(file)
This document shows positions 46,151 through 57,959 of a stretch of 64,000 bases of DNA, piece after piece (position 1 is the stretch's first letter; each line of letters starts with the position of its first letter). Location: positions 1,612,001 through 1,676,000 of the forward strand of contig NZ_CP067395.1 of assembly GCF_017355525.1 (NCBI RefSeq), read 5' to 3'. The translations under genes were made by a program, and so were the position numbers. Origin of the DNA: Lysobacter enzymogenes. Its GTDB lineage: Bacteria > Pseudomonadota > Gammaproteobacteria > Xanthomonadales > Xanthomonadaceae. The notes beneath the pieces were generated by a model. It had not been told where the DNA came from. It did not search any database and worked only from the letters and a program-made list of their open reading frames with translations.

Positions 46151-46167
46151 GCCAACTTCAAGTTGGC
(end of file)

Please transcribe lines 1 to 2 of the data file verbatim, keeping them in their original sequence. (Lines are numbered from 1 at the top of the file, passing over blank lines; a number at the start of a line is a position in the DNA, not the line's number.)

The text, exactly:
This document shows positions 46,151 through 57,959 of a stretch of 64,000 bases of DNA, piece after piece (position 1 is the stretch's first letter; each line of letters starts with the position of its first letter). Location: positions 1,612,001 through 1,676,000 of the forward strand of contig NZ_CP067395.1 of assembly GCF_017355525.1 (NCBI RefSeq), read 5' to 3'. The translations under genes were made by a program, and so were the position numbers. Origin of the DNA: Lysobacter enzymogenes. Its GTDB lineage: Bacteria > Pseudomonadota > Gammaproteobacteria > Xanthomonadales > Xanthomonadaceae. The notes beneath the pieces were generated by a model. It had not been told where the DNA came from. It did not search any database and worked only from the letters and a program-made list of their open reading frames with translations.

Positions 46151-46167